Community Engagement

Community Engagement

Public intellectual engagement and community involvement has been a constant preoccupation and a key activity of CERT staff. Community engagement occurs through research and advocacy projects, close relations with civil society and community organisations and serving on ministerial committees appointed by the Basic and Higher Education Ministries. CERT supported grassroots advocacy, dialogue and research through a number of centre activities in 2014.  These activities engaged over 4 000 individuals and over 25 different institutions in the Vaal and in communities proximate to the UJ campus.  Some highlight activities include the Neville Alexander Commemorative Conference (UJ October 2014), the Angry Youth Workshop (Braamfontein Nov 2014), the ‘Don’t Be Afraid of the Shadows’ Human Rights Art Exhibition (Sebokeng June 2014), and the Emerging Voices 2 Radio Programme on Thetha FM (Orange Farm June-July 2014).

The Community Profile and Education Project

Background

Last year (2014) CERT embarked on a project to identify communities in the immediate vicinity of the Bunting Road Campus as sites of learning and research. The “Fietas” area was earmarked. The project initiated discussion between present residents, former residents, community based organisations, education institutions – schools in the area and surrounds, as well as with individuals at UJ, in the Department of Educational Psychology, in the Faculty of Art Design and Architecture (FADA), and UJ Student Support.
The scope increased to include areas where CERT already had a presence through the Emerging Voices (EV2) project and Community Literacy and Numeracy Groups (CLING)

CERT staff members have continued community dialogues with organisations in the areas where we work. Our interaction has spawned a number of collaborative projects that will produce research that is relevant and encourage participatory partnerships between academic institutions and community groups

Reading Clubs and Reading Groups (Homework Centers)

At the beginning of the 2014 school year, CERT, FADA and UJ Student Support members visited schools in the Fietas and surrounding areas to canvass support to establish reading clubs for learners who reside in Fietas.  We met with the principals of:  Piet Van Vuuren Primary School, New Nation School, EP Bowman Primary School and the social worker at the Jan Hofmeyer Recreation Centre. There was general consensus that such an initiative will be of great benefit.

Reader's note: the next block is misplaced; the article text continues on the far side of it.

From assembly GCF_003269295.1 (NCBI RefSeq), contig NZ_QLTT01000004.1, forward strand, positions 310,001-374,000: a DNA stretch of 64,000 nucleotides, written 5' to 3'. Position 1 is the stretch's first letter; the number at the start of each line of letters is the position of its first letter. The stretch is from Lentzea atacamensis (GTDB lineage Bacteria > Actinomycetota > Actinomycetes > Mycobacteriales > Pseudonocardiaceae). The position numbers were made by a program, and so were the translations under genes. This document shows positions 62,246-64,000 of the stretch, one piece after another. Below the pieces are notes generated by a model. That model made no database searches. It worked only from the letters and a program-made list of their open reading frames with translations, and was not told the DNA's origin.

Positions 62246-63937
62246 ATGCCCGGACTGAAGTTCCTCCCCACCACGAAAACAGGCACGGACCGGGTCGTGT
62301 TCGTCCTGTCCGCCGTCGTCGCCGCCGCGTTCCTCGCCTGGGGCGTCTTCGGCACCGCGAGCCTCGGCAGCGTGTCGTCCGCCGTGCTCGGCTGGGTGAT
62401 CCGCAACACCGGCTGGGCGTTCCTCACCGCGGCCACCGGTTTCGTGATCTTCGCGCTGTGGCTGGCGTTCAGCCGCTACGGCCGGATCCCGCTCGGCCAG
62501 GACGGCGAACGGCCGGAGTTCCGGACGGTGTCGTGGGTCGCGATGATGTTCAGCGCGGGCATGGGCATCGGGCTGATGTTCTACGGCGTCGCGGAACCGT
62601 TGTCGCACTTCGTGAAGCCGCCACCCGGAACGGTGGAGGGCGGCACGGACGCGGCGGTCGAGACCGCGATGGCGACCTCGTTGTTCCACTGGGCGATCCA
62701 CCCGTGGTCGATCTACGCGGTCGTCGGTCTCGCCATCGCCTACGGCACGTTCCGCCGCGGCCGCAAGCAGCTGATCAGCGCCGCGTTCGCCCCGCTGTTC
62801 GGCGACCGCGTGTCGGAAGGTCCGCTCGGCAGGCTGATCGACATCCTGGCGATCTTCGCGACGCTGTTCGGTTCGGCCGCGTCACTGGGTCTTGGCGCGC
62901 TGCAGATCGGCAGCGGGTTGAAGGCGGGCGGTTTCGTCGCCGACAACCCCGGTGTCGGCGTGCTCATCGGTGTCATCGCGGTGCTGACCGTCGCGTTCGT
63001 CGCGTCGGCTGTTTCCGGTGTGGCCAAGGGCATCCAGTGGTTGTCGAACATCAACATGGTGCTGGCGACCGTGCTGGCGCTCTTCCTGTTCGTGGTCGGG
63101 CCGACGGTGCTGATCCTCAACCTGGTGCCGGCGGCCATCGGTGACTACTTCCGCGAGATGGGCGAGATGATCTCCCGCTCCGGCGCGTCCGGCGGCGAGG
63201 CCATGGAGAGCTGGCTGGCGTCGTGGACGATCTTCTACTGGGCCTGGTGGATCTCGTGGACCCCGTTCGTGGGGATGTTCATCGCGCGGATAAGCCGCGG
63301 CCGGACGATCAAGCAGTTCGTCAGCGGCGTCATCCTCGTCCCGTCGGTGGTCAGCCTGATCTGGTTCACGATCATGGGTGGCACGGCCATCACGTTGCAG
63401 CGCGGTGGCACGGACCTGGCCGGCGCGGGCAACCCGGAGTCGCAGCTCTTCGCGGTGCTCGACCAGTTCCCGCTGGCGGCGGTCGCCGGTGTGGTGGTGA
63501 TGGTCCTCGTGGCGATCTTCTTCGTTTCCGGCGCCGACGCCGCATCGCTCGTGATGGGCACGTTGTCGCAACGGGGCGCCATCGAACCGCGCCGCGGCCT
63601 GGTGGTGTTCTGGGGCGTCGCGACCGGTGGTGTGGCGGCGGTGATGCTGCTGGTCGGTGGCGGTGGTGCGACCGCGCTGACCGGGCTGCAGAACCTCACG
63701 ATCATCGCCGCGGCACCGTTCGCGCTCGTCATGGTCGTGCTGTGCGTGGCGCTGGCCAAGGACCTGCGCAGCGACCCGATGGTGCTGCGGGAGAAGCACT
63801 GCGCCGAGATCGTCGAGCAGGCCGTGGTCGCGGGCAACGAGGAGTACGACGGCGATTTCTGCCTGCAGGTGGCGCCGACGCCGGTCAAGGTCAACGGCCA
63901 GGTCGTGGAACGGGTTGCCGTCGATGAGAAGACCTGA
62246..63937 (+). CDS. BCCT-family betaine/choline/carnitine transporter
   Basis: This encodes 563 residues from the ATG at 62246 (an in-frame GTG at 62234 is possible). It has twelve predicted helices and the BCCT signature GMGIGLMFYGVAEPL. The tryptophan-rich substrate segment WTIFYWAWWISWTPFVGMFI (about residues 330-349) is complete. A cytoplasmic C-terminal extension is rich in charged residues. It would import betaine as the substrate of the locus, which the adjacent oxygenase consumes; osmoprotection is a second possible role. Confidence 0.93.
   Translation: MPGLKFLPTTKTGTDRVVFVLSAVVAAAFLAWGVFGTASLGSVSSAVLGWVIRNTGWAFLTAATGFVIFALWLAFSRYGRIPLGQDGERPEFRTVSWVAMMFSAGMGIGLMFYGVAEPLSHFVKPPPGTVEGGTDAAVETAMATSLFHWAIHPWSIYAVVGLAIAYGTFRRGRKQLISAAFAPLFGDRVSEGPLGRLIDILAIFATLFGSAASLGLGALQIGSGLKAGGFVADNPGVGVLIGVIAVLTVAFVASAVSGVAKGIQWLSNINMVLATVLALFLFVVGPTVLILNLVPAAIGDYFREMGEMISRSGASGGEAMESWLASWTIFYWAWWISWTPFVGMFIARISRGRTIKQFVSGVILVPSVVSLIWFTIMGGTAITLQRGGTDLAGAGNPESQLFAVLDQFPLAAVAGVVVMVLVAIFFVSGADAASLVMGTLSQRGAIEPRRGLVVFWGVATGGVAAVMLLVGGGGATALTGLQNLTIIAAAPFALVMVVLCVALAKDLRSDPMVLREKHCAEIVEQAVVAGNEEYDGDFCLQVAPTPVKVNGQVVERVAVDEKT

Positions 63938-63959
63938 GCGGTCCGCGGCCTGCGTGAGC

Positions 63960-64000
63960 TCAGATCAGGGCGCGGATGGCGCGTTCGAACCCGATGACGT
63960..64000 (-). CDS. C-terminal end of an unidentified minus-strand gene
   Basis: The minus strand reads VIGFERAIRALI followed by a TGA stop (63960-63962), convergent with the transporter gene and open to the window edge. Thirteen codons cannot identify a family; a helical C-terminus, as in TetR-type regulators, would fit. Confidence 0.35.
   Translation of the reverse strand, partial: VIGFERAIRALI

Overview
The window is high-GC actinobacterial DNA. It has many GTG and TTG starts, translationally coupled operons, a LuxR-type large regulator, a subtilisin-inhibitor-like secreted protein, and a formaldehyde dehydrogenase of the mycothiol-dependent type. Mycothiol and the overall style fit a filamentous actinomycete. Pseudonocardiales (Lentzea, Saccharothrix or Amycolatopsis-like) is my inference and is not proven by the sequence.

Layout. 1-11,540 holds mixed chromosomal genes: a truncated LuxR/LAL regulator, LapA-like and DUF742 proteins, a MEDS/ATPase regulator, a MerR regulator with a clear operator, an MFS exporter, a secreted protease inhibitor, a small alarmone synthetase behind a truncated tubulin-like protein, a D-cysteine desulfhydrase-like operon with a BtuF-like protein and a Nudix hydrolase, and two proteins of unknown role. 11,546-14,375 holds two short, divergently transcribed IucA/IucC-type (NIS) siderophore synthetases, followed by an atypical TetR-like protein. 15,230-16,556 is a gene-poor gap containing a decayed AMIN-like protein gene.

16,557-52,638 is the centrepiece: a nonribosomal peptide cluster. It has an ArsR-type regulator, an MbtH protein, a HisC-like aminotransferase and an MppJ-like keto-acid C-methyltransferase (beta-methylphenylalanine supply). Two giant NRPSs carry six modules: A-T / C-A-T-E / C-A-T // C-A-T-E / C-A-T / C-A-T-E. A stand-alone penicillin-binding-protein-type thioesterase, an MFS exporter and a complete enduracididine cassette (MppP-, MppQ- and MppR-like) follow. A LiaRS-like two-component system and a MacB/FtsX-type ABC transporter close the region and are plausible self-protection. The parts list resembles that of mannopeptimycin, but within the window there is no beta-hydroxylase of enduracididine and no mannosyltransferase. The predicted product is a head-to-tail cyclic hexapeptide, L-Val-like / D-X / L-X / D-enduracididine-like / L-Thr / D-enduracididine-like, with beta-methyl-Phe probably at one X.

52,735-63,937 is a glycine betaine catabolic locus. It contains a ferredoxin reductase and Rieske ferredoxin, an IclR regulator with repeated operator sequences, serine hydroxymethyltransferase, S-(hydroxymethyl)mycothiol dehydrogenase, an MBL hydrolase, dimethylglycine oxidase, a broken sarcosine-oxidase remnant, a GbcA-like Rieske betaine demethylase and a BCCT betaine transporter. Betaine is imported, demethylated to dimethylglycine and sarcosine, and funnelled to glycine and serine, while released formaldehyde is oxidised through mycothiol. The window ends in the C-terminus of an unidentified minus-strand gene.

We found that there are twenty four learners at the Phuthaditjhaba Homeless Shelter in Fietas and successfully negotiated for a space to set up a reading group and a homework centre there. We secured donations of desks, bookshelves chairs and books. The Phuthaditjhaba Reading Club/ Homework Centre and the Jan Hofmeyer Reading Club will open in February 2015.

Students from UJ will assist with this project (through Ms Memoona Mohamed from Student Support)
CERT staff members have been instrumental in setting up and supporting reading clubs in other areas. The Neville Alexander Commemorative Conference hosted by CERT in November 2014, allowed us the opportunity to share ideas and network to increase the phenomenon.

Rethinking the Archives: Kliptown, Fietas, Westbury Experience Design and Archive project.

Community histories are rich with oral accounts, artefacts, photographs and organisational records, but in most cases they are poorly documented and do not reach their full potential as a resource. CERT has brought together community groups, UJ staff in the Department of Educational Psychology, in the Faculty of Art Design and Architecture (FADA) and UJ Student Support, to establish community archives in Kliptown, Fietas and Westbury.

The archives will collate and preserve the collective memory in an organised form and will become a valuable learning resource. It offers opportunity for various research projects in its compilation and development.

The Legacy Project

Many individuals and organisations have contributed to community building over the years. The Legacy Project is the initiative of activists from a number of communities around Johannesburg. It seeks to highlight the impact made by individuals and organisations on society. This will be done through a combination of public lectures and discussions about the individual/organisation concerned, where the work will be showcased in the form of artefacts, publications, music and other art forms and with particular reference to contemporary application and expression through present-day organisational practice. The Project will include the categories of politics, education, art, history and sport. It aims to present divergent perspectives, and therefore contentious issues in order for open discourse and fresh ideas to emerge. In presenting our collective past through known, as well as not so well remembered entities (individuals and organisations), this knowledge and awareness will contribute to vibrant positive community activism, social cohesion and nation building.

The Project will continue conversations with and about individuals and organisations to research learning patterns outside of formal schooling. One objective is to have dedicated spaces in communities (community archives) where these resources can be accessed and used to better understand the communities we live in, with a view to inspire creative participatory interventions that improve the quality of life.